Eco-Cha Tea Club: Fo Shou Oolong Tea Tasting Notes
Fo Shou, or Buddha Hand, is a traditionally made Oolong Tea with deep roots — literally. This name refers to a large-leaf strain of tea, putting in the same category as Wild Tea, Assam, and Red Jade #18. Large-leaf strains are a category that is distinctly separate from the majority of small-leaf tea strains cultivated for Chinese Oolong, Green and Black Tea production.
This batch of Fo Shou leaves, harvested last spring, were processed using Taiwanese traditional tea making methods — basically in the fashion of Muzha Tie Guan Yin Oolong. The large-leaf type leaves need special treatment to coax them into the extensive stages of oxidation that are prerequisite to producing this character of tea. The leaves are then tightly rolled, like most Taiwanese Oolongs. This is followed by repeated roastings to both mellow and enhance the flavor profile. After completion, this batch of tea leaves was allowed to settle for about six months, non- vacuum sealed. All of this spells proper curing of a traditional Oolong Tea.
The character of this tea is rich, and like the soil it grows from — it has a mineral base, with subtle smoky, sweet, fruity, and even floral notes that linger for a long pleasant while. The recommended ratio of leaves to water is less than the norm, around 1:22. So about 7g/150ml tea:water when brewing Gong Fu style, perhaps 5g/300ml for Grandpa style.
This month marks the 3rd anniversary of the Eco-Cha Tea Club, and this is the very first batch of Fo Shou that we've shared. We feel that it couldn't get much more appropriate, in the sense that our Tea Club is about sourcing and sharing batches of tea that represent Taiwan's Tea Culture at the micro, singular batch level. In other words, this is a batch of tea that we ourselves have never had the pleasure of sharing, and this in itself is cause for elation!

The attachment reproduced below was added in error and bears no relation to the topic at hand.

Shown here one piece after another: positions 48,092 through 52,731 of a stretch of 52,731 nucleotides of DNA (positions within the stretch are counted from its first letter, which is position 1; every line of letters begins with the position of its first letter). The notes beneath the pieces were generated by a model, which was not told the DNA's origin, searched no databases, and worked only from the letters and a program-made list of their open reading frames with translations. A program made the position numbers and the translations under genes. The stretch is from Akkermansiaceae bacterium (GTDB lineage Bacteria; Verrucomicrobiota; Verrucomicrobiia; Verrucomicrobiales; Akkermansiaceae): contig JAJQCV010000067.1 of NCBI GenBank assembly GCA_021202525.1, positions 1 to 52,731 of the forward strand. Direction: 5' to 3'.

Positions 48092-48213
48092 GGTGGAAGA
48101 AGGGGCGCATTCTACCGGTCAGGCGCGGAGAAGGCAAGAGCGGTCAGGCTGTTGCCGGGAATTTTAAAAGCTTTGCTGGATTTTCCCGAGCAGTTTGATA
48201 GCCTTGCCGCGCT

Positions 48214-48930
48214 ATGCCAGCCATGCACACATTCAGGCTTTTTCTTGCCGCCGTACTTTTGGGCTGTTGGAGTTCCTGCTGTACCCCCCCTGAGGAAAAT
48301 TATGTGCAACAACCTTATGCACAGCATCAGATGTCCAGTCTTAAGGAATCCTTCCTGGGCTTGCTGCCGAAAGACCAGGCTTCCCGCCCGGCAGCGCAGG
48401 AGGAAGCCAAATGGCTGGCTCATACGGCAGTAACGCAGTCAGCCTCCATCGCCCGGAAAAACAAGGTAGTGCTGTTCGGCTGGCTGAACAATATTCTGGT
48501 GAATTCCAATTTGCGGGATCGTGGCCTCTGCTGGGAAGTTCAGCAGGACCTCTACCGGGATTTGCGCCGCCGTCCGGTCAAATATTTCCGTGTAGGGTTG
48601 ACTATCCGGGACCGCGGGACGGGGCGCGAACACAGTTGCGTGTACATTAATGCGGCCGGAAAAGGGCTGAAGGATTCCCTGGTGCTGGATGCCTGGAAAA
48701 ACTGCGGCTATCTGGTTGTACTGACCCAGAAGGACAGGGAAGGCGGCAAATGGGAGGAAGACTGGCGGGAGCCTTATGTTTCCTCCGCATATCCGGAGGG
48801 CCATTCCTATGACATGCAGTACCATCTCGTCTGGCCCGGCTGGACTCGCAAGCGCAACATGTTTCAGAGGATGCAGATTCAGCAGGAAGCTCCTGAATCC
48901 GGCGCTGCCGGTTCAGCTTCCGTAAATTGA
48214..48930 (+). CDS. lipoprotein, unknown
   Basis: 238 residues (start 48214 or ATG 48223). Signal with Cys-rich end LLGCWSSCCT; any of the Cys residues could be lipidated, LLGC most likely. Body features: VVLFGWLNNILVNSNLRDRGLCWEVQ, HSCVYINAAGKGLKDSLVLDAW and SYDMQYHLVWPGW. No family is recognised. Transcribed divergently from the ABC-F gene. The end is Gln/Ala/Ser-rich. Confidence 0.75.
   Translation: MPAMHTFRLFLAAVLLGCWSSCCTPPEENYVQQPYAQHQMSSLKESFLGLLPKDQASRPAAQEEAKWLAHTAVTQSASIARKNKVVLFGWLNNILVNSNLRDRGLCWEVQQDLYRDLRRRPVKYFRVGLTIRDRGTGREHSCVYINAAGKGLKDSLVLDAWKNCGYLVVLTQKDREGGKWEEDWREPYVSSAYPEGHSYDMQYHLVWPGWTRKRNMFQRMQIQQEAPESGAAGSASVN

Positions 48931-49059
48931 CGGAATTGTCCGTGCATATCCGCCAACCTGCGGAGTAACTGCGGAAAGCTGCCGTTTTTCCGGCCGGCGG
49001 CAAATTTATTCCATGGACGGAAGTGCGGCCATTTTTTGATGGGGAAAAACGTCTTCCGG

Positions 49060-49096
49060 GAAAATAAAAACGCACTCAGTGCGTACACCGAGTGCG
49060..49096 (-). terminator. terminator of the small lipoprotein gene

We also have thoroughly enjoyed this tea every time we've brewed it in recent weeks, from Gong Fu style to French press, to Grandpa style. It's a solid brew with a character that appeals to the tea geek contingent. In other words, it's a distinctive tea with substance and complexity. It may take some attention to get the optimal brew, but even when you miss the mark, it's still very satisfying in the highland single malt whisky genre of quality.
Please share your experience of this batch of tea, and of the Eco-Cha Tea Club overall. On this occasion of our 3rd Anniversary, we encourage you to post a comment about your experience. Thanks for being with us, and keep on brewing the good leaf!
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The medium oxidized leaves have undergone extensive, repeated roastings that have resulted in a very balanced, integrated character. The initial steepings offer a freshly cut wood aroma with a toasted nutty flavor. This proceeds to open up into a sweeter, more complex profile that is strikingly reminiscent of roasted winter vegetables, including parsnip, caramelized onion and butternut squash.
Mr. Zhang's father cultivated tea on their homesteaded land in Xiaobantian, on the southside of Lugu Township, where he grew up in the midst of traditional tea making. At 20 something, he decided to embody his local tradition by clearing land to cultivate his own plot of tea. For the last 20 years, he has managed his own humble, privately owned plot of tea. Throughout this period, he also acquired seasonal work in tea factories in Lugu, Shanlinxi, Alishan, Fanzaitian, and Lishan. In a word, he learned the ropes of tea making in a comprehensive way, like most tea farmers of his generation. Lugu hosts the highest concentration of tea makers in Taiwan, and is a hub of specialty tea making culture.